The Culture Movies

When sparks fly in 'Beatriz at Dinner,' it's entertaining but not surprising

Salma Hayek stars as a masseuse/holistic healer who clashes with a famously boorish billionaire (John Lithgow) during a dinner. Lithgow is so good at playing CEO oiliness that you have to smile.

Salma Hayek in 'Beatriz at Dinner'.
Courtesy of MPRM Communications
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  • Peter Rainer
    Film critic

The Beatriz of “Beatriz at Dinner” is a masseuse/healer played by Salma Hayek with more than a dollop of dolor. A middle-aged divorcée from Mexico living frugally in Los Angeles, where she works at a clinic for cancer patients, she is so protective of her menagerie of pets that she keeps a goat tethered in her bedroom at night. When her car breaks down while she is tending to a private client in a swanky mansion in Newport Beach, Calif., the lady of the house (Connie Britton), whose daughter Beatriz once expertly nursed, invites her to stay for dinner. The only problem: Headlining the guest list is Doug Strutt (John Lithgow), a famously boorish billionaire whose extensive and heavily documented corporate malfeasances inevitably clash with Beatriz’s far-left politics.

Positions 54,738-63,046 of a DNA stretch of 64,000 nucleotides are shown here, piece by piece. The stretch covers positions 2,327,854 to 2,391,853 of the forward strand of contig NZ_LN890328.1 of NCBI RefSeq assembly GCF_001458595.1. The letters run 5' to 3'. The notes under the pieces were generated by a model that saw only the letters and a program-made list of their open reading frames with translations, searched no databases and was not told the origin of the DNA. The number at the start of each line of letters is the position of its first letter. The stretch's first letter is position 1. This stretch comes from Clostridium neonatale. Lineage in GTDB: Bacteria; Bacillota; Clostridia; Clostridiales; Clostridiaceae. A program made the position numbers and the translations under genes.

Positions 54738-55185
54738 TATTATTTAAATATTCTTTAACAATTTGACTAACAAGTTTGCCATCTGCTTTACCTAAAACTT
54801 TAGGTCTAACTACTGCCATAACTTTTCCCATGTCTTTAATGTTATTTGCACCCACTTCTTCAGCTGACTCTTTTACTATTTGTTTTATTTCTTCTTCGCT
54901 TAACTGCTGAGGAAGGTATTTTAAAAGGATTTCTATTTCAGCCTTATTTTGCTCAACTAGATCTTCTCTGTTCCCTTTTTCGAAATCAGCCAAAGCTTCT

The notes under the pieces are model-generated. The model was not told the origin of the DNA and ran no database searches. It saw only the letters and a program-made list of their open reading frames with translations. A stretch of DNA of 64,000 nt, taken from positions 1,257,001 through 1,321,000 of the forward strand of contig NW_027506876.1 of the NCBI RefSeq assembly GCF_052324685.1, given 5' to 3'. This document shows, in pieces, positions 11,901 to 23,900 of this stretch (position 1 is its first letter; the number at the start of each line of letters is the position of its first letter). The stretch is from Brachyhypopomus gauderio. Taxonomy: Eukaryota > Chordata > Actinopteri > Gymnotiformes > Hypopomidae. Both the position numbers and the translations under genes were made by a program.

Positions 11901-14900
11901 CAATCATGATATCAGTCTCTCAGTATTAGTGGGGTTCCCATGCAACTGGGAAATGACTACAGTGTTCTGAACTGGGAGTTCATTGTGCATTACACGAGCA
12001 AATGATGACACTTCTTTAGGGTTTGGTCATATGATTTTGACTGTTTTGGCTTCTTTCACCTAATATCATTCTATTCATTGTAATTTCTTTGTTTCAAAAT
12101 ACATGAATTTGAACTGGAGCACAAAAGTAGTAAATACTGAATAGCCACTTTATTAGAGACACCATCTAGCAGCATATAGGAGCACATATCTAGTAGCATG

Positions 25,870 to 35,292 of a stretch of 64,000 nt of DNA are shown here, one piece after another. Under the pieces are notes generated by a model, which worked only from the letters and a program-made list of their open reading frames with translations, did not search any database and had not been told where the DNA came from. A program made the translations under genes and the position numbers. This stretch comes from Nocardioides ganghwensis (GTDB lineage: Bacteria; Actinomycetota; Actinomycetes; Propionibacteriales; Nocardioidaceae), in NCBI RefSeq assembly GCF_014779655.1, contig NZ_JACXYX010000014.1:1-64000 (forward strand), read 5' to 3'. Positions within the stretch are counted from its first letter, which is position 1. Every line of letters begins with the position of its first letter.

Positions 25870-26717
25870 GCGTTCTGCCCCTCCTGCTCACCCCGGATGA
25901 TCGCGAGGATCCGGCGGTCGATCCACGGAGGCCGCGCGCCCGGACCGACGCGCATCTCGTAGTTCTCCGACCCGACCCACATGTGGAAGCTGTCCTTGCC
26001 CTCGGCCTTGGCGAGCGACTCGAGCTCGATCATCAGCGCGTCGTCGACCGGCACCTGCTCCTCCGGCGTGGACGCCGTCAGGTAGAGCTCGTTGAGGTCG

Strutt (great name) starts out by mistaking Beatriz for a maid, and things go downhill from there. The movie itself, directed by Miguel Arteta and written by Mike White, remains on a fairly even keel throughout, except for its cop-out magical realist ending, but the contretemps between Beatriz and Strutt is so inevitable that watching the sparks fly, while entertaining, is never surprising. Hayek gives one of her better performances, though – she makes it clear that Beatriz may be righteous, but she’s also more than a bit unhinged – and Lithgow is so good at playing CEO oiliness that you have to smile. He’s the man you love to hate. Grade: B- (Rated R for language and a scene of violence.)